Guardian: GCHQ taps fibre-optic cables for secret access to world’s communications
Exclusive: British spy agency collects and stores vast quantities of global email messages, Facebook posts, internet histories and calls, and shares them with NSA, latest documents from Edward Snowden reveal
(Sorry for the rush, but I thought you’d like to know, and I didn’t see available post to drop the link.)
GCHQ and the NSA are consequently able to access and process vast quantities of communications between entirely innocent people, as well as targeted suspects. This includes recordings of phone calls, the content of email messages, entries on Facebook and the history of any internet user’s access to websites – all of which is deemed legal, even though the warrant system was supposed to limit interception to a specified range of targets.
The existence of the programme has been disclosed in documents shown to the Guardian by the NSA whistleblower Edward Snowden as part of his attempt to expose what he has called “the largest programme of suspicionless surveillance in human history”.
“It’s not just a US problem. The UK has a huge dog in this fight,” Snowden told the Guardian. “They [GCHQ] are worse than the US.” [snip]
Britain’s technical capacity to tap into the cables that carry the world’s communications – referred to in the documents as special source exploitation – has made GCHQ an intelligence superpower. By 2010, two years after the project was first trialled, it was able to boast it had the “biggest internet access” of any member of the Five Eyes electronic eavesdropping alliance, comprising the US, UK, Canada, Australia and New Zealand.
UK officials could also claim GCHQ “produces larger amounts of metadata than NSA“. [snip]
The Guardian understands that a total of 850,000 NSA employees and US private contractors with top secret clearance had access to GCHQ databases.
In addition, apparently Americans were given guidelines for its use, but were told in legal briefings by GCHQ lawyers: “We have a light oversight regime compared with the US”, and that when it came to judging the necessity and proportionality of what they were allowed to look for, would-be American users were told it was “your call”. I’ll bet they made the call.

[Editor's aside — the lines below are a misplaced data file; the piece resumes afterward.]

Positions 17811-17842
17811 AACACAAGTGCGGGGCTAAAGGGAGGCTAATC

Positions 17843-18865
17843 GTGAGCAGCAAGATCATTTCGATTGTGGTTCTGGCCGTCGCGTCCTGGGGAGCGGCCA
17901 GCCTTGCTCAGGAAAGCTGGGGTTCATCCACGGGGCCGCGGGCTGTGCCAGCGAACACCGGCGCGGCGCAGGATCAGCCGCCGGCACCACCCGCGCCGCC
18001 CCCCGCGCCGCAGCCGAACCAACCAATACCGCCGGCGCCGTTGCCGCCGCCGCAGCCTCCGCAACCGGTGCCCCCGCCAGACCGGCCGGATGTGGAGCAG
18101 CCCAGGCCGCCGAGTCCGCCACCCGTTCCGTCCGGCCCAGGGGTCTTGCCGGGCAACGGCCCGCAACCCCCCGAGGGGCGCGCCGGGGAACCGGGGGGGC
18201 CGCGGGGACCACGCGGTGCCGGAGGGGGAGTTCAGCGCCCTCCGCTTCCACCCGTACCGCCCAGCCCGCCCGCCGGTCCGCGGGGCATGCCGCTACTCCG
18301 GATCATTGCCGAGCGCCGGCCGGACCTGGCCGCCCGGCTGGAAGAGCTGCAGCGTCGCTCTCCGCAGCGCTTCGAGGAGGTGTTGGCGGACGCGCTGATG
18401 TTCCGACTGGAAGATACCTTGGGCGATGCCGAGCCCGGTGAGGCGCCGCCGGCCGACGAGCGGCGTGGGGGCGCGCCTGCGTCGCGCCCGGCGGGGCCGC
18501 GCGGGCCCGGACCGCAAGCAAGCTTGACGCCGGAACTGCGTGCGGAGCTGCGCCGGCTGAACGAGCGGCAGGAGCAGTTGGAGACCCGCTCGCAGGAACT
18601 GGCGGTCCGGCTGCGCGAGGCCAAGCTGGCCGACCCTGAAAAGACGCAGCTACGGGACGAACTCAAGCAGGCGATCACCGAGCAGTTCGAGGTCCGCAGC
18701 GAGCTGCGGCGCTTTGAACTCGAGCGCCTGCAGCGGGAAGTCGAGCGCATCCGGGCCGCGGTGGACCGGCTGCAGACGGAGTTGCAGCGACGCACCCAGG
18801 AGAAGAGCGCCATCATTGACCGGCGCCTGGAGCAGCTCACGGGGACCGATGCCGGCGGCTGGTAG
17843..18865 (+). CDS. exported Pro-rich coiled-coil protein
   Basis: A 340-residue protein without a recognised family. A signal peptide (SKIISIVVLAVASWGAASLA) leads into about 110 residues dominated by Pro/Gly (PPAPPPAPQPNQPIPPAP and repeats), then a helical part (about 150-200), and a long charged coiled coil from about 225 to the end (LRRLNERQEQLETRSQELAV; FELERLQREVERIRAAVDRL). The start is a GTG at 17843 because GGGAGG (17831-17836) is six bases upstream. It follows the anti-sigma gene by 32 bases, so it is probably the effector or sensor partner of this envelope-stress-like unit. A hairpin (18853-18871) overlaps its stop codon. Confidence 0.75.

From NDTV via Agence-France Presse”
WikiLeaks plane ‘ready’ to bring Edward Snowden to Iceland
Reykjavik, Iceland: A chartered private jet is ready to bring US intelligence leaker Edward Snowden to Iceland from Hong Kong, a businessman connected to whistleblowing website WikiLeaks said late Thursday.
“Everything is ready on our side and the plane could take off tomorrow,” Icelandic businessman Olafur Sigurvinsson, head of WikiLeaks partner firm DataCell, told Channel2 television.
“We have really done all we can do. We have a plane and all the logistics in place. Now we are only awaiting a response from the (Icelandic) government,” added the boss of Datacell, which handles donations to WikiLeaks.
Why advertise it? Several ideas might occur.
I was looking at Julian Sanchez’s twitter account for a link I’d seen the other day, and found him recommending this piece by James Risen and Nick Winfield at the NYT: ‘Web’s Reach Binds N.S.A. and Silicon Valley Leaders’:
The sums the N.S.A. spends in Silicon Valley are classified, as is the agency’s total budget, which independent analysts say is $8 billion to $10 billion a year.
Despite the companies’ assertions that they cooperate with the agency only when legally compelled, current and former industry officials say the companies sometimes secretly put together teams of in-house experts to find ways to cooperate more completely with the N.S.A. and to make their customers’ information more accessible to the agency. The companies do so, the officials say, because they want to control the process themselves. They are also under subtle but powerful pressure from the N.S.A. to make access easier.
Skype, the Internet-based calling service, began its own secret program, Project Chess, to explore the legal and technical issues in making Skype calls readily available to intelligence agencies and law enforcement officials, according to people briefed on the program who asked not to be named to avoid trouble with the intelligence agencies.
Also, this piece by Robert Pollack: ‘Militarizing Capitalism‘ is excellent. More links later; so much is breaking so quickly now, and…I’m sorry to be in such a rush…again. Garden’s been calling, but that’s a good thing.
(cross-posted at Cafe-Babylon.net)